When I tell our 7-year-old daughter Ella that her great-grandmother has died, her mouth drops its smile and settles into a straight line. We are sitting on the floor cross-legged, our knees touching.
“How did she die?” she asks.
“While she was sleeping,” I say.
“But how?” she asks again and I explain that when we get older, sometimes our bodies stop working, our hearts just stop beating.
“Oh, so she was really, really old then?” she asks.
“Yes, honey. Grandma Judy was 94,” I say. “We’ll miss her. She was a wonderful person, full of grace.”
I can tell Ella’s not sure what it means to be full of grace. She searches my face for some sort of clue, but all I can come up with are tears that I quickly wipe away.
“It’s sad isn’t it?” she says, then sighs and lays her head in my lap. After a few minutes she stands up, wraps her arms around my neck and gives me a hug.
“I’m going to play now, okay?” she says, pulling away from me and heading down the hall. She doesn’t seem too sad, and I wonder if she really understands that Judy is gone.
Dr. Leighko Yap, a clinical psychologist and co-founder of Oakland-based Kids Connect, leads group therapy for grieving children. She says Ella’s reaction to the death of her great-grandmother is typical for a child her age.
“It’s not that she doesn’t understand that death is a permanent thing,” says Yap. “But she doesn’t know how to react to it in the same way we as adults do.”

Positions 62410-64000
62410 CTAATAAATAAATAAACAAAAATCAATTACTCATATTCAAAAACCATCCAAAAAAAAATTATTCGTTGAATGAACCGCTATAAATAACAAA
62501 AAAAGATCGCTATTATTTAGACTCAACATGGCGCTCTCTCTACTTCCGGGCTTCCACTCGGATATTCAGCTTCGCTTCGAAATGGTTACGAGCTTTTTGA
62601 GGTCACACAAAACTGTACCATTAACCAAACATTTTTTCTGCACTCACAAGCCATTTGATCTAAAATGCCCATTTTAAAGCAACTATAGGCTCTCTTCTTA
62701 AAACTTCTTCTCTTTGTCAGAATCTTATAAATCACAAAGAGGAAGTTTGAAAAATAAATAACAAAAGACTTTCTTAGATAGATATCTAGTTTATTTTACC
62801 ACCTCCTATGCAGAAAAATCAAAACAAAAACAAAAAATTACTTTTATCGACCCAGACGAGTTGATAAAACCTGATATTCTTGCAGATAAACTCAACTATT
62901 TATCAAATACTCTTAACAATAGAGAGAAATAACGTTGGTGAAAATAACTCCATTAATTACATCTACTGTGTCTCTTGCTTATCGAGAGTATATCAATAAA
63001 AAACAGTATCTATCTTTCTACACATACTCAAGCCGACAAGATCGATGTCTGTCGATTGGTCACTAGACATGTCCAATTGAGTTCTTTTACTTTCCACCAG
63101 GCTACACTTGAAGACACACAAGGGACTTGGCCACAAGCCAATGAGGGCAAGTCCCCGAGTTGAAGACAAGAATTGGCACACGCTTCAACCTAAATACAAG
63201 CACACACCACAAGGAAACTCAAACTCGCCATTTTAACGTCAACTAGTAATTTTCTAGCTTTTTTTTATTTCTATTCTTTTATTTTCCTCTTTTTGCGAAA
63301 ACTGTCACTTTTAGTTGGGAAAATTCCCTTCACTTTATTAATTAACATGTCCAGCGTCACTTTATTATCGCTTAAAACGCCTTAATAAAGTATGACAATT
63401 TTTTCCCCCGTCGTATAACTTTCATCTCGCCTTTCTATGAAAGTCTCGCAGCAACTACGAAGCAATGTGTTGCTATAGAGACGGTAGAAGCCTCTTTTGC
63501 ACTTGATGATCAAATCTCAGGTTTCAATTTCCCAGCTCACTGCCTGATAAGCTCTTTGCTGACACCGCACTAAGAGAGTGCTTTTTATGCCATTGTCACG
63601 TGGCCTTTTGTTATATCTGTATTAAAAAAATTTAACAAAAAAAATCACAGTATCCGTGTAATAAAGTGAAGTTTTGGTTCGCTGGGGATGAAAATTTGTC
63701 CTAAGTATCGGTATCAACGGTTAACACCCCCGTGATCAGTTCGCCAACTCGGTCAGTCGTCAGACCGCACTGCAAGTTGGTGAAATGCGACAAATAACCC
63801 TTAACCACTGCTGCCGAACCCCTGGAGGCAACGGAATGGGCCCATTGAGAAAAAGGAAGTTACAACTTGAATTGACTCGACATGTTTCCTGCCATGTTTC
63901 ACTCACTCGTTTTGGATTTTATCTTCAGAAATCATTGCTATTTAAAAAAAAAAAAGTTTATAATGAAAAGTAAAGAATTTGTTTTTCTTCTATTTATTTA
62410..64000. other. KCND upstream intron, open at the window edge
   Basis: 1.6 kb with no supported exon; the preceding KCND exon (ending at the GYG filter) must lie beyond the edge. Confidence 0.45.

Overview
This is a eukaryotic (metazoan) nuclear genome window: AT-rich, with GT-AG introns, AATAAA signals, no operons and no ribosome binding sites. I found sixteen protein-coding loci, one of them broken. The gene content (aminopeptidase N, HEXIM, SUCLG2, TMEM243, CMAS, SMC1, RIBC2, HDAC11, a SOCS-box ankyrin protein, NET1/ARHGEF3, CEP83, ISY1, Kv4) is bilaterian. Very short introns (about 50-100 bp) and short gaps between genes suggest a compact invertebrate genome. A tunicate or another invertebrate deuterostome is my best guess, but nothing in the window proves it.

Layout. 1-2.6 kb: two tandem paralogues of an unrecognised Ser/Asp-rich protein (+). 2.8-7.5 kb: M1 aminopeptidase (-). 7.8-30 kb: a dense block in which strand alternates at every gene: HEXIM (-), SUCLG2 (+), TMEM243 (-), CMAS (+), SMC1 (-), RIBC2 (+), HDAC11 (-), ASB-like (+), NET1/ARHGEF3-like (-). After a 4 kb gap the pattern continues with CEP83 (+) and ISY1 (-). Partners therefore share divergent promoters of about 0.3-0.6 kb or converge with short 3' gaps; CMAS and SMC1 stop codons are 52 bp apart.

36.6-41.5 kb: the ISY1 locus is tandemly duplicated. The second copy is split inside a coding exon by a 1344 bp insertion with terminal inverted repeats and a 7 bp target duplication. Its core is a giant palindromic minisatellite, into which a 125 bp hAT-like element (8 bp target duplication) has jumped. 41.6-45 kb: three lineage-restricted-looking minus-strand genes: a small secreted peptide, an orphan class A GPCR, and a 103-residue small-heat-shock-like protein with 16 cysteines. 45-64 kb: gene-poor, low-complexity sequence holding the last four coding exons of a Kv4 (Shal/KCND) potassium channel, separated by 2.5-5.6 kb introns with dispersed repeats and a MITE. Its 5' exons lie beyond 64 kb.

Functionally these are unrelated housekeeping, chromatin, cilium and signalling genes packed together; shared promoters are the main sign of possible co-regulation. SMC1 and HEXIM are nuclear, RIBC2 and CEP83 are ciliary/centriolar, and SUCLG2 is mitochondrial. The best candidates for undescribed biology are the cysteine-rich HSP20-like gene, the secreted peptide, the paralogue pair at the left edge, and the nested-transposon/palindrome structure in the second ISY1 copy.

At around seven or eight years old, children start to understand the irreversibility of death, says Yap. Until then, they still engage in “magical thinking,” and it’s hard for them to differentiate between reality and fantasy. “For example, a child might think that the dead person is just sleeping, which means they might come back one day,” she says.
How do you explain death to a child? A good place to begin is with what you yourself believe about death and what comes after, says Dr. Dina Hankin, who provides therapy to children with cancer and their families at Children’s Hospital and Research Center in Oakland.
“It’s best to be concrete,” she says. “You can explain that while the person’s body won’t be with us anymore, their soul and memory will be.”
It’s also okay to tell a child “I don’t know” when they ask some of the tougher questions, like what is it like right before or after a person dies. “Just like anything, if you can be comfortable with it, your child probably will be as well.”
Parents can try using the passing of pets or animals as examples of the permanence of death, she adds.
Understanding Your Child’s Emotions
Just because a child may not fully comprehend the permanence of death doesn’t mean, however, that they don’t experience a loss, says Dr. Kristen Carey, clinical psychologist and the other founder of Kids Connect.